Dancing With Dementia: Exploring the Embodied Dimensions of Creativity and Social Engagement. By: Kontos, Pia; Grigorovich, Alisa; Kosurko, An; Bar, Rachel J; Herron, Rachel V; Menec, Verena H; Skinner, Mark W. Gerontologist. Aug2021, Vol. 61 Issue 5, p714-723. 10p.

Background and Objectives: Dance is increasingly being implemented in residential long-term care to improve health and function. However, little research has explored the potential of dance to enhance social inclusion by supporting embodied self-expression, creativity, and social engagement of persons living with dementia and their families.

Research Design and Methods: This was a qualitative sequential multiphase study of Sharing Dance Seniors, a dance program that includes a suite of remotely streamed dance sessions that are delivered weekly to participants in long-term care and community settings. Our analysis focused on the participation of 67 persons living with dementia and 15 family carers in residential long-term care homes in Manitoba, Canada. Data included participant observation, video recordings, focus groups, and interviews; all data were analyzed thematically.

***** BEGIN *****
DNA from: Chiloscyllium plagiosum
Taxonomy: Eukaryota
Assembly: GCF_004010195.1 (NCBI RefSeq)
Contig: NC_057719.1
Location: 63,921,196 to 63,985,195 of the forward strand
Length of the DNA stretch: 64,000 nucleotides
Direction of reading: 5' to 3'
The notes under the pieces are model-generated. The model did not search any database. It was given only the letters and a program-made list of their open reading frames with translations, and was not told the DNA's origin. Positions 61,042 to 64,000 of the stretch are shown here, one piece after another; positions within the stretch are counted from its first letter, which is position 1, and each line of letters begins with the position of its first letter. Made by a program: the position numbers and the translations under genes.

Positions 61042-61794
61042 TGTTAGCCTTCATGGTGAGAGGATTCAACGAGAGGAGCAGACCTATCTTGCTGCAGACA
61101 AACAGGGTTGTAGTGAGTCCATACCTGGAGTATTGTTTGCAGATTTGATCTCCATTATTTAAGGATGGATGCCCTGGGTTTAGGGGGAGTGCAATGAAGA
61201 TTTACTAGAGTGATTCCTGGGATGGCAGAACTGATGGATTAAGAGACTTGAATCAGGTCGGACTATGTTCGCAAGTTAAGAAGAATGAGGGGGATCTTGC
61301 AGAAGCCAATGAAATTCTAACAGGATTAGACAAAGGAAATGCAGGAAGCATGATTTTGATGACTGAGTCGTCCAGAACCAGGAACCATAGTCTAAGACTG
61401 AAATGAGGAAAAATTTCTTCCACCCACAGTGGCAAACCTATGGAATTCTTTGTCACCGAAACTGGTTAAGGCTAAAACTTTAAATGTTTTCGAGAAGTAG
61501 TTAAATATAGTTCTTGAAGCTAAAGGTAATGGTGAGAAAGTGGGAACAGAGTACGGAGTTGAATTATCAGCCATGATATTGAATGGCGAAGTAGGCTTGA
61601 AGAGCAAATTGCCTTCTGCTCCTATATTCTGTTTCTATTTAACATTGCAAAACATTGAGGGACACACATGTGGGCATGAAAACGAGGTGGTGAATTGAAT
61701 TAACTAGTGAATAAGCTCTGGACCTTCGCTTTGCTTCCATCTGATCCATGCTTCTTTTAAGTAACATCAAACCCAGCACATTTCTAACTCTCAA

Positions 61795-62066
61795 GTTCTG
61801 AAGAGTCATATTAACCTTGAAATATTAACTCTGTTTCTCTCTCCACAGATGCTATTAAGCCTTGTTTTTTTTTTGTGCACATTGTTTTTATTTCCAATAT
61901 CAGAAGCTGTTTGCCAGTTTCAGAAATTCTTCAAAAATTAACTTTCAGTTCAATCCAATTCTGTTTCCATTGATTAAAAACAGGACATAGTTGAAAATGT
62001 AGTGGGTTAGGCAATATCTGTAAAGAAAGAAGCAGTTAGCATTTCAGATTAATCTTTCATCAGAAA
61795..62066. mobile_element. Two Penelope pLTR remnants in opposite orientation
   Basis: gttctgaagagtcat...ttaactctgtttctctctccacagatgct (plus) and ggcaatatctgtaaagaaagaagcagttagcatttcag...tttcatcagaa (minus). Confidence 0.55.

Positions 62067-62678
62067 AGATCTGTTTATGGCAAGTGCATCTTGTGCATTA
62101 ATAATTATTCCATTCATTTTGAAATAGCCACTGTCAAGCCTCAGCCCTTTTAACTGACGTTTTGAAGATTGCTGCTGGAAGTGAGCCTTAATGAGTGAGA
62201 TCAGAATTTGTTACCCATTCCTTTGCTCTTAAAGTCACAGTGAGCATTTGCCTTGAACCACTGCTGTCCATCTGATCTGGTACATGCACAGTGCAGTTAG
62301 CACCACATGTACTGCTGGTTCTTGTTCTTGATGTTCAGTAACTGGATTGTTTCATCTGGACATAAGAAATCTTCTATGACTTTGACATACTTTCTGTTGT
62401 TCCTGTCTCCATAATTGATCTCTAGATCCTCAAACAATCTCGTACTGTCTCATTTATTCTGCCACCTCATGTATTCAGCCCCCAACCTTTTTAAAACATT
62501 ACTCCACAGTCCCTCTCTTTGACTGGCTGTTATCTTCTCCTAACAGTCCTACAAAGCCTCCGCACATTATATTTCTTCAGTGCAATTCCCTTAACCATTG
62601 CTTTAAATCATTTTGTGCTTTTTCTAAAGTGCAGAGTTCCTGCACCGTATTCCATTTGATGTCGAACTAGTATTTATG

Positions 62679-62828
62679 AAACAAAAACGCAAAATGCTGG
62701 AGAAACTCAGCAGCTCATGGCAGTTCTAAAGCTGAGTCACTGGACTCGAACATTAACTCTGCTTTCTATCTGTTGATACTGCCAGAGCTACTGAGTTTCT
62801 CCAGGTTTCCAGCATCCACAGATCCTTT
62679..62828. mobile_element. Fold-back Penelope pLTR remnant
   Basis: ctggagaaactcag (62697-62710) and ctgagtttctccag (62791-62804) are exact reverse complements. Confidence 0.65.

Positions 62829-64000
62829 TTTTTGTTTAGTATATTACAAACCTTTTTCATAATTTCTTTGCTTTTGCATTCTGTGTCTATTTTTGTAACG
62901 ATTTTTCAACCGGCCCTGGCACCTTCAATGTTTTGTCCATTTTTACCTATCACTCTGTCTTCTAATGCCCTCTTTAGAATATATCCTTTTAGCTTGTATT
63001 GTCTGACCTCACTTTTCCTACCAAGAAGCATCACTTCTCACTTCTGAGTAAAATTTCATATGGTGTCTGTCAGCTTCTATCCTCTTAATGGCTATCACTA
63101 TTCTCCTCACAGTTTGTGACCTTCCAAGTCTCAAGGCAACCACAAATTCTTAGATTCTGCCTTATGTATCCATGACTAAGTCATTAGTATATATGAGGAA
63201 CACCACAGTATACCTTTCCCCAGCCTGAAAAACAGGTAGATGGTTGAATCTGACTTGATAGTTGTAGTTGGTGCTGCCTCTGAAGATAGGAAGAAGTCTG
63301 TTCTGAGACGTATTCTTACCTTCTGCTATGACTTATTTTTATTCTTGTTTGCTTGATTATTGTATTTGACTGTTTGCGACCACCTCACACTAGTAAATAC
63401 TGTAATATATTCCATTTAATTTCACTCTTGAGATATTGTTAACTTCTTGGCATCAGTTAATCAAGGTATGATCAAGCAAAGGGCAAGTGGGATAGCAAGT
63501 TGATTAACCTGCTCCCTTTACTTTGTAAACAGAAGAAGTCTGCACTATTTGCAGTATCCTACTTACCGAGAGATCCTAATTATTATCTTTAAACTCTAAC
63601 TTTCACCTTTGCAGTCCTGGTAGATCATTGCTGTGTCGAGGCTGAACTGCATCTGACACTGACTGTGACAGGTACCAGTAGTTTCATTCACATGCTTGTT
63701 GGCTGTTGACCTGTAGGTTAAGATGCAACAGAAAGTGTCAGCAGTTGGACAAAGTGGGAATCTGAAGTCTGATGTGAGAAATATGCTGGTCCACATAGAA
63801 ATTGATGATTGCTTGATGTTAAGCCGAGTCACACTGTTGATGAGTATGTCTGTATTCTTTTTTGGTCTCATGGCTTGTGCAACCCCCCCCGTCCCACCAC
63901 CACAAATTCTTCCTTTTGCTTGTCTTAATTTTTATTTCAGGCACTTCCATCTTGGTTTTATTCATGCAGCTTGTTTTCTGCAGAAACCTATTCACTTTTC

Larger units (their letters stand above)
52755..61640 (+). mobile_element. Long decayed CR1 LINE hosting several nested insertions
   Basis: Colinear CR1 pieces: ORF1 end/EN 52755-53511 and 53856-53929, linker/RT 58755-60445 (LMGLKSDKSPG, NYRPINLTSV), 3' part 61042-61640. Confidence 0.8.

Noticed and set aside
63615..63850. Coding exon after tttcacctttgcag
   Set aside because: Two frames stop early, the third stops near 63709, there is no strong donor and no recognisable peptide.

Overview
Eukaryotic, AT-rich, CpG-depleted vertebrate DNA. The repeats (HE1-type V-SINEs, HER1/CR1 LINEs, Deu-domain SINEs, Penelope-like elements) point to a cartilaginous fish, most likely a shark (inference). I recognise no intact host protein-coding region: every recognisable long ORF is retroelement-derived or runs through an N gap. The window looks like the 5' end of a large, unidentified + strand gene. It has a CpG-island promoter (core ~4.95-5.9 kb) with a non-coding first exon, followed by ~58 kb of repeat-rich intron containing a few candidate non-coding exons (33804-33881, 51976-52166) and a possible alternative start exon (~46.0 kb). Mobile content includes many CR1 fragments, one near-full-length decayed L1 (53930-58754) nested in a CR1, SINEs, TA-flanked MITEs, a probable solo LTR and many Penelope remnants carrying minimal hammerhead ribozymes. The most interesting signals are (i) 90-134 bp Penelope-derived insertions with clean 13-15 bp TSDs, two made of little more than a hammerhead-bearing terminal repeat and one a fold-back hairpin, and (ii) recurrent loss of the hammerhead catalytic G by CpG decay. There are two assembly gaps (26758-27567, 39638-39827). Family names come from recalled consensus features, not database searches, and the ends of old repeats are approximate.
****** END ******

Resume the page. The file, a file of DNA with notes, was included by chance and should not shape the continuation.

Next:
Results: We identified 2 themes: playfulness and sociability. Playfulness refers to the ways that the participants let go of what is “real” and became immersed in the narrative of a particular dance, often adding their own style. Sociability captures the ways in which the narrative approach of the Sharing Dance Seniors program encourages connectivity/intersubjectivity between participants and their community; participants co-constructed and collaboratively animated the narrative of the dances.

Discussion and Implications: Our findings highlight the playful and imaginative nature of how persons living with dementia engage with dance and demonstrate how this has the potential to challenge the stigma associated with dementia and support social inclusion. This underscores the urgent need to make dance programs such as Sharing Dance Seniors more widely accessible to persons living with dementia everywhere.